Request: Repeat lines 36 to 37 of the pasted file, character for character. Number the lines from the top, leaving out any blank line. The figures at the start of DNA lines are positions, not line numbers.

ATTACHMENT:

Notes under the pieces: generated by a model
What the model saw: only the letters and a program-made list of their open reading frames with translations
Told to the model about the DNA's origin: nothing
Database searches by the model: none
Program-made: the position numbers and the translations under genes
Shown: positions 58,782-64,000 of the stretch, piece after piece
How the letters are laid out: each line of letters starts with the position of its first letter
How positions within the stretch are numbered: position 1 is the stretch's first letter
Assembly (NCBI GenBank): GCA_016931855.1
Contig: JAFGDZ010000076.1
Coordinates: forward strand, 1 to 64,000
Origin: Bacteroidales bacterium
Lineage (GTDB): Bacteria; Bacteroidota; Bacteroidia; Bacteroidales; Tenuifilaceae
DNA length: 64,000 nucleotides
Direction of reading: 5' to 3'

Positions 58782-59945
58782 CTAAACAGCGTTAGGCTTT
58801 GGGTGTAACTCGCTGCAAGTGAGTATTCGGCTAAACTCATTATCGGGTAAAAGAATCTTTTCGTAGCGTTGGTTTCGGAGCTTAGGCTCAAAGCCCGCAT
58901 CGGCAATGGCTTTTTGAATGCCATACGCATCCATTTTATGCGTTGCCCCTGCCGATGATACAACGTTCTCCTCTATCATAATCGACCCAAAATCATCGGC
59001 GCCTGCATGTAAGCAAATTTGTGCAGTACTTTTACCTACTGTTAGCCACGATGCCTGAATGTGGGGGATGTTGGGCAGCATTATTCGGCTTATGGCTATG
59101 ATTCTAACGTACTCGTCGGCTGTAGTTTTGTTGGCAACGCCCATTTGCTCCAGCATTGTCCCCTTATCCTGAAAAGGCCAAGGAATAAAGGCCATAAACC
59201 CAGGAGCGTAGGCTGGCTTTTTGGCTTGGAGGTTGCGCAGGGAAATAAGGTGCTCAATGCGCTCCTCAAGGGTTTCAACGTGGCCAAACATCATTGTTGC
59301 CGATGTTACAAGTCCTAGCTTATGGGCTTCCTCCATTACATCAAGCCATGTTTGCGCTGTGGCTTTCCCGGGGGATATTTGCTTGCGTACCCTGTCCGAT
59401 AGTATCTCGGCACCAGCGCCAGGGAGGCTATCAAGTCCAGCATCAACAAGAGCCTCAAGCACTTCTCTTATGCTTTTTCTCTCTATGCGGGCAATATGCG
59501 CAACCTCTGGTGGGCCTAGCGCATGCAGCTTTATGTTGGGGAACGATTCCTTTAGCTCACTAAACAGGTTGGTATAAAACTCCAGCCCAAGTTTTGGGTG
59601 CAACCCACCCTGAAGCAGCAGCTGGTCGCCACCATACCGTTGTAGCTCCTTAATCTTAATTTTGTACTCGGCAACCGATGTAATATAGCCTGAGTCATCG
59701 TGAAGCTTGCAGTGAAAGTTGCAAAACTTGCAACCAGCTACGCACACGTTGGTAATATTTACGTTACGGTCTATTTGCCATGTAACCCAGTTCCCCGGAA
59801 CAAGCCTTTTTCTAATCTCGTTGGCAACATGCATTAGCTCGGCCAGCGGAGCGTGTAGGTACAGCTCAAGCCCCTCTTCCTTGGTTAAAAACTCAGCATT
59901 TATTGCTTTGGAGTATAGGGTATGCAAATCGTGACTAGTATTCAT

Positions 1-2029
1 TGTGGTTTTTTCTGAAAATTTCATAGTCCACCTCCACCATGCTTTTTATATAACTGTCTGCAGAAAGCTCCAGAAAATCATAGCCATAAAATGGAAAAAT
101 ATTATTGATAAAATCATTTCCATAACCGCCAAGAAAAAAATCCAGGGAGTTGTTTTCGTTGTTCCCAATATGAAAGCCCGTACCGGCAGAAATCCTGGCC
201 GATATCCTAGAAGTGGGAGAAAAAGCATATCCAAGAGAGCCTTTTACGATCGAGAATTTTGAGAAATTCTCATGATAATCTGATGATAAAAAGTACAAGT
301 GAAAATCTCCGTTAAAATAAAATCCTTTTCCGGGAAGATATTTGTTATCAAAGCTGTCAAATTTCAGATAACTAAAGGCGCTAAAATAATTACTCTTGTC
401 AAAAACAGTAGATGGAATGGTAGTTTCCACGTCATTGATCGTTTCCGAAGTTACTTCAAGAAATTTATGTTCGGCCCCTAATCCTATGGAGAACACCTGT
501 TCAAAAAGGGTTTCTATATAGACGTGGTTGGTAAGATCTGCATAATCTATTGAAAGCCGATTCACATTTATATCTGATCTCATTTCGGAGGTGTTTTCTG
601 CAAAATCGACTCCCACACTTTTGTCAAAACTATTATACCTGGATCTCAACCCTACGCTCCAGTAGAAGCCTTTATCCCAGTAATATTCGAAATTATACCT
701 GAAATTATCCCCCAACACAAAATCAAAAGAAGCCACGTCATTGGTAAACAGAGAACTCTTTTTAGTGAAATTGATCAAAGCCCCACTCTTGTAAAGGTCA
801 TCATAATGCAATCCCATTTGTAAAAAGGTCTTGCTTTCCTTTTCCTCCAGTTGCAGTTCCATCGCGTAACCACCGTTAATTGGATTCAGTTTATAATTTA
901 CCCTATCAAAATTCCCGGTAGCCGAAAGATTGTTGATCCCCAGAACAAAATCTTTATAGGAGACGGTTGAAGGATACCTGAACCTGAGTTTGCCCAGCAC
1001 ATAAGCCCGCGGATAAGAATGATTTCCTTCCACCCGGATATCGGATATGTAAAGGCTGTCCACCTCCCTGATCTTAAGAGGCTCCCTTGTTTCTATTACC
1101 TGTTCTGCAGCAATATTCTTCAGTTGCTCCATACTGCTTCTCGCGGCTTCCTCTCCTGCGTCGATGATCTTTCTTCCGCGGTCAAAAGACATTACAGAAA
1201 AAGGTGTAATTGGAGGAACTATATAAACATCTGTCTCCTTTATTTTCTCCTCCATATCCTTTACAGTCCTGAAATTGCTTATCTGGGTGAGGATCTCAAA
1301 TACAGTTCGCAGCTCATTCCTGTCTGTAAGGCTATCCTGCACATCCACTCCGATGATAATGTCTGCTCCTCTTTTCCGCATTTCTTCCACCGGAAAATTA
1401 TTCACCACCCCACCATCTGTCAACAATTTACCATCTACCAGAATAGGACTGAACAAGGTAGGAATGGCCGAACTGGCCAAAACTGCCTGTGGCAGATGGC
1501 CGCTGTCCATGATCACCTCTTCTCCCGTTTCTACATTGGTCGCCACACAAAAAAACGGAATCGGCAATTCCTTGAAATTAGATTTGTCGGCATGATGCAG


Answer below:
501 TCAAAAAGGGTTTCTATATAGACGTGGTTGGTAAGATCTGCATAATCTATTGAAAGCCGATTCACATTTATATCTGATCTCATTTCGGAGGTGTTTTCTG
601 CAAAATCGACTCCCACACTTTTGTCAAAACTATTATACCTGGATCTCAACCCTACGCTCCAGTAGAAGCCTTTATCCCAGTAATATTCGAAATTATACCT